Navy aircraft have flown the bulk of tactical strikes from carriers in the Arabian Sea. The Marine Corps set up the first coalition air base, Rhino, south of Kandahar. Navy engineers, Seabees, have done most of the air-strip improvements in southern and northern Afghanistan. The Navy P-3 Orion, designed as a maritime patrol plane, has provided special-operations troops with their best tactical surveillance.

With those kinds of achievements, officers can't help but brag privately.

"The Navy and Marine Corps team are showing they are the only expeditionary force that can get there," said an officer.

A prominent Navy admiral sent a memo to air wing commanders early in the war. He said that, "Clearly, we have been America's main battery in this war and because of our strength and guts we are winning."

It looked bleak for supporters of Joseph Schmitz to become Defense Department inspector general. Senate Armed Services Committee Chairman Carl Levin, Michigan Democrat, placed a hold on Mr. Schmitz's nomination. Senate sources said only the promise of key judicial nomination could sway Democrats to allow a vote on the Senate floor.

Mr. Levin two weeks ago finally allowed a vote and Mr. Schmitz, a lawyer and favorite of conservatives, was confirmed. How exactly a deal was brokered is a bit murky. But sources say Mr. Levin did receive something in the deal.

Shipbuilding debate
The Congressional Budget Office has entered the fray over Navy shipbuilding.

Adm. Vern Clark has angered some shipyard states by deciding not to increase the procurement line in the next defense budget. Instead, the admiral wants to first shore up near-term combat readiness items like spare parts and flying hours for pilots.

In a new report, "Increasing the Mission Capability of the Attack Submarine Force," the CBO says that "the Navy is not funding its shipbuilding budget at a level needed to sustain a 300-ship fleet over the long run. The largest shortfall by far is in construction of attack submarines. The study says the Navy has 54 SSNs and would like to maintain 55. But under current spending plans, the attack sub force will drop to 30 "as old SSNs are retired at a faster rate than new ones are built," the CBO says.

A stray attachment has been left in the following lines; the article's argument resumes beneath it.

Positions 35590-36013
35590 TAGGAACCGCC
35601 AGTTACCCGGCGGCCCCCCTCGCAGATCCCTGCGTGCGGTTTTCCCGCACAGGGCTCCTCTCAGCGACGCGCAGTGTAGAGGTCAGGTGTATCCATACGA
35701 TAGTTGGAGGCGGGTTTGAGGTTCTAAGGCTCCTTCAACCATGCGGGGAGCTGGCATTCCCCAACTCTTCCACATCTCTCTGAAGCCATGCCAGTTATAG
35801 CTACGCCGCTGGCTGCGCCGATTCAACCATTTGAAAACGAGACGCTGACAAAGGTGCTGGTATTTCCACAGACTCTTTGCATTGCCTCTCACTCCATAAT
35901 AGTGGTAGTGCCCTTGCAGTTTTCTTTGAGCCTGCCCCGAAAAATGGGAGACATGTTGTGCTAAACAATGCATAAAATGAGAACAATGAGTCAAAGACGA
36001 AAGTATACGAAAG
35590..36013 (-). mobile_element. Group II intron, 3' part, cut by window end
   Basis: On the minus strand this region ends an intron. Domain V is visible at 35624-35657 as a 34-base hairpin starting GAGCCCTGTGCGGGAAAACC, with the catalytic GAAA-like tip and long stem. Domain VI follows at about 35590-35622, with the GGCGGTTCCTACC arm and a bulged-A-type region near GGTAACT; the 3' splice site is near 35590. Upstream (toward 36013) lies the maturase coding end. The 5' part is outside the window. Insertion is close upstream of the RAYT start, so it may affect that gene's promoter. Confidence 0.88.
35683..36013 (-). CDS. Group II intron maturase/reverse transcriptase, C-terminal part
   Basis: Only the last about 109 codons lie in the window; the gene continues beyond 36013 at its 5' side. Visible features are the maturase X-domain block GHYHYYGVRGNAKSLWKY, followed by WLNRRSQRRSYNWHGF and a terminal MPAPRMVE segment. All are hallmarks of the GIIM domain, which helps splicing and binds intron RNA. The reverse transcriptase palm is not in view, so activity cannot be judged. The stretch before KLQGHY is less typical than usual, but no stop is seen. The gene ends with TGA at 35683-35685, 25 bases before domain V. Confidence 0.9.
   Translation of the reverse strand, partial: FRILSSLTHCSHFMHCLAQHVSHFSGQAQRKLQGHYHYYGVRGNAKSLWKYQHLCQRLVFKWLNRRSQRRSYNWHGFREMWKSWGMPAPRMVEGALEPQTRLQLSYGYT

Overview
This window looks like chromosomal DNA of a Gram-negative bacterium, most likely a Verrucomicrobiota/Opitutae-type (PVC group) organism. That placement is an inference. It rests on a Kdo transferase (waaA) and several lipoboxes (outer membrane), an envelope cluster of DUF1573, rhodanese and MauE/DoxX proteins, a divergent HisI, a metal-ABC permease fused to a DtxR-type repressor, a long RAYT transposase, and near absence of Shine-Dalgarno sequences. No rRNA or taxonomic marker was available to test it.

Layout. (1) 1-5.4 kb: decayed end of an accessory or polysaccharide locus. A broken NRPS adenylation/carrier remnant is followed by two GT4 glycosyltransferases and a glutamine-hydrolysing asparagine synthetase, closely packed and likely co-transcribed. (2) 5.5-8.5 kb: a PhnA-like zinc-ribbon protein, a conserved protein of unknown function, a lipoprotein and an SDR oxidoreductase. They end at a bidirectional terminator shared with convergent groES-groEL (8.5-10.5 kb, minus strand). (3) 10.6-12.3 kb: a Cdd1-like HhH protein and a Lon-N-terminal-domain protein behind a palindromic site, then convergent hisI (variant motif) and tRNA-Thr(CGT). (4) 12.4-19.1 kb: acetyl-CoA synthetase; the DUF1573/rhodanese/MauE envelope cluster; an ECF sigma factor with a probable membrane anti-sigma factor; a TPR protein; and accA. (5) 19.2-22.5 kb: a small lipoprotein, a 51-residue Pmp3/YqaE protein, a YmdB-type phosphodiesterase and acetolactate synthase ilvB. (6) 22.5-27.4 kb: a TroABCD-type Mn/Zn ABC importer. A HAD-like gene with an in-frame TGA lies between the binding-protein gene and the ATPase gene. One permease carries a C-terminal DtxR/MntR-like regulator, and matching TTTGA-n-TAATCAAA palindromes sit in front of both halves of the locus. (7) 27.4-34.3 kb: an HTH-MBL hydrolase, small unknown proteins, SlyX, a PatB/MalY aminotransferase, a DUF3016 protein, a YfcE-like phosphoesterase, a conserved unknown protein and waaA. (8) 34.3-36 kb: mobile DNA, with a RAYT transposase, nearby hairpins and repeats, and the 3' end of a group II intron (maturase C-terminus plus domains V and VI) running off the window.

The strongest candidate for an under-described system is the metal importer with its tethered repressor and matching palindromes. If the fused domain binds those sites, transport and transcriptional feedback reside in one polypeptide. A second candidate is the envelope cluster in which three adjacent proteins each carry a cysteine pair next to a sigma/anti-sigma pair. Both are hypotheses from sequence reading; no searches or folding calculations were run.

The study suggest three ways the Navy can squeeze more capability out of a dwindling force. One option is to use four converted Trident ballistic missile subs in an attack role.

New jammers
One of the hottest warplanes for U.S. war-fighting commanders around the world is the EA-6B electronic-warfare jet. The aircraft is equipped with radar-jamming equipment and special missiles that home in on radar signals. They are usually the first aircraft to go into combat. They are in high demand and their squadrons are stretched thin.

The jet is the primary tactical-jamming warplane for the Navy, Marine Corps and Air Force.

The Pentagon is looking at several options for bolstering the electronic-jamming-aircraft forces. One is to restart the production line and build more EA-6Bs. A second option is to build an electronic-warfare version of the F-18 known as the G model. The plane already has been dubbed a "Growler," a play on the EA-6B's nickname, the Prowler. A third option calls for making an electronic-warfare version of the new Joint Strike Fighter.

  • Bill Gertz and Rowan Scarborough are Pentagon reporters. Gertz can be reached at 202/636-3274 or by e-mail at Scarborough can be reached at 202/636-3208 or by e-mail at